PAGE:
The adrenal glands are responsible for producing the hormones cortisol (released into the bloodstream in response to stress) and dehydroepiandrosterone, or DHEA (a precursor to hormones such as estrogen and testosterone). AF usually occurs when patients undergo extended periods of stress, which cause levels of DHEA and cortisol to become elevated for long periods of time, usually four months or longer (although this varies by patient). The surplus production of DHEA and cortisol overtaxes the adrenals, resulting in a sharp drop in DHEA and cortisol levels.

What AF does to the immune system: Both cortisol and DHEA modulate the immune system’s inflammatory response. When the glands no longer produce sufficient amounts of these hormones, the immune system becomes overactive, producing inflammatory responses even when there’s no real threat or infection looming. Result: Allergic responses… respiratory infections… and asthma. Most conventional medical doctors treat these conditions by prescribing antihistamines for allergy symptoms and corticosteroids to ward off asthma. In other words, they treat the symptoms, not the disease.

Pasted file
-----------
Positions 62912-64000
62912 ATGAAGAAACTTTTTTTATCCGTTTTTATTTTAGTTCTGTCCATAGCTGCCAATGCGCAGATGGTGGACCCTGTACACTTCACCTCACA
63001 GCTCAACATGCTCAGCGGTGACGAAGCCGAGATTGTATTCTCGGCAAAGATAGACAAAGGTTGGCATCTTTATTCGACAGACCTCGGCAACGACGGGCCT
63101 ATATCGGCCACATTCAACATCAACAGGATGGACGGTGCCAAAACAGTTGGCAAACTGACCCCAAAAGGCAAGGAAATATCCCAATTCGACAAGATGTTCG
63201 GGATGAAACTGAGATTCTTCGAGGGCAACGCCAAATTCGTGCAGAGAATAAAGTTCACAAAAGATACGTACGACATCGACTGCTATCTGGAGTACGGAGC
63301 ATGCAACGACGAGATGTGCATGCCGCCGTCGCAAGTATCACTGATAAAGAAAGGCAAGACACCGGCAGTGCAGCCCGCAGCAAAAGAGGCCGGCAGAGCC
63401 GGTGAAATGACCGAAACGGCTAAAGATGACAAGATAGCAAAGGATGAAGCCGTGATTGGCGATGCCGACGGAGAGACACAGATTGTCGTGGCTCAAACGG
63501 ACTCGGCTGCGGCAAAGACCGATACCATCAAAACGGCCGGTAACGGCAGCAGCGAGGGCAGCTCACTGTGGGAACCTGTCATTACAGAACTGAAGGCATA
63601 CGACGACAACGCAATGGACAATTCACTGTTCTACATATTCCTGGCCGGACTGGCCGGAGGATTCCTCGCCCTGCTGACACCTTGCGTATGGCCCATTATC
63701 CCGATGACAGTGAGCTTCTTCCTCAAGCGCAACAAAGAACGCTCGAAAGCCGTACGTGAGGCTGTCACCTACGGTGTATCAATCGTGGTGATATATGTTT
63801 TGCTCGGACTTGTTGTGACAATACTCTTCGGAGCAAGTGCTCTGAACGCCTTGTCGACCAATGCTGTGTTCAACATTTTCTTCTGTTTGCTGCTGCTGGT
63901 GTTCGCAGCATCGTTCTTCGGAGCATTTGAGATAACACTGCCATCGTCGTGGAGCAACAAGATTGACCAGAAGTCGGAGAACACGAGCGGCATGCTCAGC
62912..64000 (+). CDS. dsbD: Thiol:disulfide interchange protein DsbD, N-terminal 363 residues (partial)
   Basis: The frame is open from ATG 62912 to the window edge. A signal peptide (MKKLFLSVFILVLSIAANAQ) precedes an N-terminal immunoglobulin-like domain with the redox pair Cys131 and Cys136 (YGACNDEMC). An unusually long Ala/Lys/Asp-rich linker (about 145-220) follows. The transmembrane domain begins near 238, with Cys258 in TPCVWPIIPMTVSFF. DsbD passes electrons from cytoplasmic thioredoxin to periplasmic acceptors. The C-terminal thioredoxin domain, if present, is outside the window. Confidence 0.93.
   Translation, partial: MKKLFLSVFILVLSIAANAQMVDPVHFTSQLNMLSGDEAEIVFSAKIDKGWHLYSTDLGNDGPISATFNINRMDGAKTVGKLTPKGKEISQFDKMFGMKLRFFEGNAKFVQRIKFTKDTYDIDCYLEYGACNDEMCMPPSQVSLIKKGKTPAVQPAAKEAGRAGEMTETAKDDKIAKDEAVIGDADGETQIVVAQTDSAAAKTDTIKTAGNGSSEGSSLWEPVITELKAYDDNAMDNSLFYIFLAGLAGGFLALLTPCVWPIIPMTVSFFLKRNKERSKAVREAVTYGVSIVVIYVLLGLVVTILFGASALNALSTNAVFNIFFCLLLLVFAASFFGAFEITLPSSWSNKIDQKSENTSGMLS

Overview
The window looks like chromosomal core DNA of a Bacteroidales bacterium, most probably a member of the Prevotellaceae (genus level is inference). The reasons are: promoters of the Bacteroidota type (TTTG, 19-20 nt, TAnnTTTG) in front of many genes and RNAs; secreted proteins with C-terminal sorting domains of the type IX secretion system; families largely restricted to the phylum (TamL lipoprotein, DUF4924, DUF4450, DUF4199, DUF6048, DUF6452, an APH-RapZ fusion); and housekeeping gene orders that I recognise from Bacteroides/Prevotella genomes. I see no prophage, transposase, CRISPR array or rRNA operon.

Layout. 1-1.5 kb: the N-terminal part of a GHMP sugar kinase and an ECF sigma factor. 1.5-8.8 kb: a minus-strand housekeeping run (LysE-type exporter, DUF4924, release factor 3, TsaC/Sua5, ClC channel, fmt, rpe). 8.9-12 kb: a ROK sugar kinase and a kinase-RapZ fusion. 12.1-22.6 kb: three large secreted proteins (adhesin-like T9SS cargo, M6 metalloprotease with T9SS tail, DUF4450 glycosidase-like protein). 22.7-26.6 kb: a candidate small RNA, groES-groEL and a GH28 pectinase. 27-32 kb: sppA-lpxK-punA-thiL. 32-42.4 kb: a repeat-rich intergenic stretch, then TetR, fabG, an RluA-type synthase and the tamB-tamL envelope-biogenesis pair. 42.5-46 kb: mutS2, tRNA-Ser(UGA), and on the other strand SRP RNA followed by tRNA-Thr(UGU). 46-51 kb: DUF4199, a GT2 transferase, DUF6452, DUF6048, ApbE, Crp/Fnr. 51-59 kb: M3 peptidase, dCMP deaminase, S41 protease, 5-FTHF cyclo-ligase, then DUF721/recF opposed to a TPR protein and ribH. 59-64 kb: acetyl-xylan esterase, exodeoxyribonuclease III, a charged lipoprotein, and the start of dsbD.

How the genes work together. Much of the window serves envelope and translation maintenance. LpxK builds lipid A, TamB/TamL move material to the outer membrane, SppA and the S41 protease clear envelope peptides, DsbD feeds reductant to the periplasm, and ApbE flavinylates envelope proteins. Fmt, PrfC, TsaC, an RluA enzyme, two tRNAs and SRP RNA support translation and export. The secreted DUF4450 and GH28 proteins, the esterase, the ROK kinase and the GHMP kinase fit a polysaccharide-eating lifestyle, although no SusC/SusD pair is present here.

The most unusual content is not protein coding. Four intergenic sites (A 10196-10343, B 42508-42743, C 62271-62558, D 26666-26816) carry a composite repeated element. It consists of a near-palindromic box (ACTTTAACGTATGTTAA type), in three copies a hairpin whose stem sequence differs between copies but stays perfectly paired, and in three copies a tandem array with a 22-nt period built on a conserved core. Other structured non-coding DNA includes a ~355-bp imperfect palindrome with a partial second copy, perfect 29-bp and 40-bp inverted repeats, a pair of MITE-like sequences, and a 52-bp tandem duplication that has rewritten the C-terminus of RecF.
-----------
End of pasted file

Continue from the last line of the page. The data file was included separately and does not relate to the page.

DIAGNOSIS AND TESTING

If you suspect that you have AF, it’s best to see a naturopathic physician and have your adrenal function tested. My preference is a saliva test, which is more accurate than a blood or urine test. Your physician will retest you three or four months after treatment begins to see if your levels have improved.

HOW TO HEAL THE ADRENALS

My treatment protocol for AF involves supplements to boost adrenal function and/or increase resistance to stress. Patients follow the protocol for four to six months, which is the time it usually takes to get the adrenals working properly again. Most patients begin to feel better within the first month or two. When patients are doing well, I help wean them off their allergy or asthma medications during this time. People with very severe cases usually stay on my regimen for eight to 10 months. After treatment, patients either take lower doses or stop taking these supplements altogether, depending on their overall health. The supplements that I recommend below include herbs (which are most important in helping this condition) and B vitamins. There are no side effects except as noted.